PN: How do you think environment affect people? A lot of people think tv has a great effect on people.
MES: There again you can only switch it off, I know it's a cliche but it's true. I lived without tv for a year, it didn't bother me, People need television, people need cars. A lot of the reason people work on an industrial estate is to buy cars and houses and in my estimation they deserve everything they they fucking get. It's self-perpetuating you know, the whole system is self-perpetuating. The more money you get the more money you want.
PN: How do you stay out of it then?
MES: I just keep out of it. You can live by your own rules, that's what I try to do. You've got to pick our own culture, pick your own way of life. If you don't recognize systems they don't (work? Unreadable).
PN: Craig, how do you go about writing songs?
CS: We have this team like Lennon and McCartney, me and Marc Riley. We usually get together and write the music, or maybe Mark's got an idea on his guitar and we build on that, or take away from it.....All the songs on Dragnet have got tunes, but not all of them are intentional. I have a little piece, Marc'll have a little piece, we'll put them together and they'll just fit. It's a big coincidence, all the music fitting together.It wasn't made that way.
PN: Are you happy with the production on the lp?
CS;Yes,everyone's kind of against the sound on the album for some reason, it's because of their conditioning.
KC: You've got people who are new wave musicians, who are saying "break down the system", who get a production manager and spend ú50,000 on a record. It's total hypocrisy. What happened with Dragnet was the band wanted do something, and the guy who produced it liked the band. For people who are getting into it it's great, but it's not meant for the consumer.
PN: A lot of your songs are about The Fall and the relationship between yourselves and the music industry...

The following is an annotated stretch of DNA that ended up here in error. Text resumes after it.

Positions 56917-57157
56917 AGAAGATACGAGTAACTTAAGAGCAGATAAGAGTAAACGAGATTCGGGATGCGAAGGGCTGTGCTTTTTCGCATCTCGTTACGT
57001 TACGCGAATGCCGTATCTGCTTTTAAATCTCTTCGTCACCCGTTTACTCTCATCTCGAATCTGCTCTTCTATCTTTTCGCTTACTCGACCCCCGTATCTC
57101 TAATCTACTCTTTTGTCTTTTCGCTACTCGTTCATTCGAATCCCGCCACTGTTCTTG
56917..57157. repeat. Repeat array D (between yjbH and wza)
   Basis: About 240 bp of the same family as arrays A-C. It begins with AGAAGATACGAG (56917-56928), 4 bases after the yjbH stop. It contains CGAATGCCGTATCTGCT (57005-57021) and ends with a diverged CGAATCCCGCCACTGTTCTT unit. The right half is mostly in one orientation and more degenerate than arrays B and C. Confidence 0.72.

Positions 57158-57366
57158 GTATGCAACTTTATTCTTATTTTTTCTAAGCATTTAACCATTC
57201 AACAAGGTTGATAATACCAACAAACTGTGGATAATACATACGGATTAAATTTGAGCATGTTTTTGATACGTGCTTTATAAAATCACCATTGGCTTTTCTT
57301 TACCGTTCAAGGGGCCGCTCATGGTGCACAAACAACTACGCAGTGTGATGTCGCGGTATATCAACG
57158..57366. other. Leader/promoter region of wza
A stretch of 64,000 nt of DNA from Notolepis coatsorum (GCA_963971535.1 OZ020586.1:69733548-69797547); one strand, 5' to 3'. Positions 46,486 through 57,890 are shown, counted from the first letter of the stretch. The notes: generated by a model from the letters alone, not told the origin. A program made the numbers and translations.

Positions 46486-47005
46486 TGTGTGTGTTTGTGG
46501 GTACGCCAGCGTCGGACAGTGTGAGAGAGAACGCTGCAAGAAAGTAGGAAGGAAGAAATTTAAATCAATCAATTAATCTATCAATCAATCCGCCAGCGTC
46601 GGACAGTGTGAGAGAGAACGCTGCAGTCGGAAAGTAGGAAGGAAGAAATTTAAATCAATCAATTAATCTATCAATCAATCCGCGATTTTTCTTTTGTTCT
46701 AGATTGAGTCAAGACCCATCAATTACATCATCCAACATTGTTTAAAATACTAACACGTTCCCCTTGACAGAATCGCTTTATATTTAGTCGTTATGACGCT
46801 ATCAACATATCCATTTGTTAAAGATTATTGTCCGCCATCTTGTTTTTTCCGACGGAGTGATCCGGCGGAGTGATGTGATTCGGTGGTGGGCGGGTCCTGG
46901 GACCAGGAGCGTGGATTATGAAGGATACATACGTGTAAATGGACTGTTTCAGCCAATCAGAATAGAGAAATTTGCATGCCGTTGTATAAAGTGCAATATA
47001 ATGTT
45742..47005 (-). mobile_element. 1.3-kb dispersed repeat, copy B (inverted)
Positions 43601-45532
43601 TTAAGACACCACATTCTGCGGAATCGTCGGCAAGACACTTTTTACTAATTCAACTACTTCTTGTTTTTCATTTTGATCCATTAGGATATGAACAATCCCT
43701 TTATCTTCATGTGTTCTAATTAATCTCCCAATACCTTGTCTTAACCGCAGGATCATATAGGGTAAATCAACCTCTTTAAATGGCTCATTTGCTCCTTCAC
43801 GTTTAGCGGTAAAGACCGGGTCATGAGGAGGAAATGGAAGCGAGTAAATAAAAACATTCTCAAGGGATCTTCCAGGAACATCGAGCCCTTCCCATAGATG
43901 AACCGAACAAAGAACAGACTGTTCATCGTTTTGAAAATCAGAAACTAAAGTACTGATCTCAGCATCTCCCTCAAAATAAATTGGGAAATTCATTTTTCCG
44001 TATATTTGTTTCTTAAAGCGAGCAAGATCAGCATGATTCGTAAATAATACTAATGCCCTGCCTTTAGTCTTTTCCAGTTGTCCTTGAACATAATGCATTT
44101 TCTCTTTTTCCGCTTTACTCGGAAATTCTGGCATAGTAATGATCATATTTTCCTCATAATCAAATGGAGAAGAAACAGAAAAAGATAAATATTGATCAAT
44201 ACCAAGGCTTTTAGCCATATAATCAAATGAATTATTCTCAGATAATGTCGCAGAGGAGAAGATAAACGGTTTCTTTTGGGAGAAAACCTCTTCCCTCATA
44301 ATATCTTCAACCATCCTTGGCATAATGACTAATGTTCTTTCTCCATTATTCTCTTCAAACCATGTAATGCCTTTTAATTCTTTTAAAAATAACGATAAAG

MES: Yes,it's just what influences come up. Dragnet has, if there's anything wrong with it, a balance towards songs about the band. It's very introspective. That's why there's things like Flat of Angles, Spectre vs Rector. Flat of Angles I like because it's an objective, story song. I only write a song like that once in a while.It's difficult to be objective. A lot of Flat of Angles isn't objective, a lot of Bingo wasn't objective. I go off at different bearings. I get really psychotic in life, bring out loads of songs about the music business but who wants to know? It's a bad thing but I think it should be told. Printhead is like that - a lot of people don't realise about print, and what the papers do. A lot of bands live by the papers, y'now they get stomach upsets in the morning. I went through it for a short while but I think it's very funny. I've met loads of people who were crying their eyes out because they'd jut had a bad review from someone that's just learned to write. In my mind it's just pathetic. They get away with loads of things because they think journalism is a subculture,which it isn't. I've read reviews of our gigs which are just reiterations of what I, or somebody else has said. It's disgusting that people can get L100 a week for doing that. The Fall don't get many bad reviews, we've noticed, because a lot of journalists have sussed we'd know exactly what they were up to. I could tell you so many journalists who've copped out on The Fall, they've just fucking broken. They've come down to do something very good or very bad on us, we've pushed `em to do it, and in the end they couldn't.
KC: All you've got do is write the facts as they are, that's why fanzines were so good, and that's why the music papers ripped off all the best fanzine writers.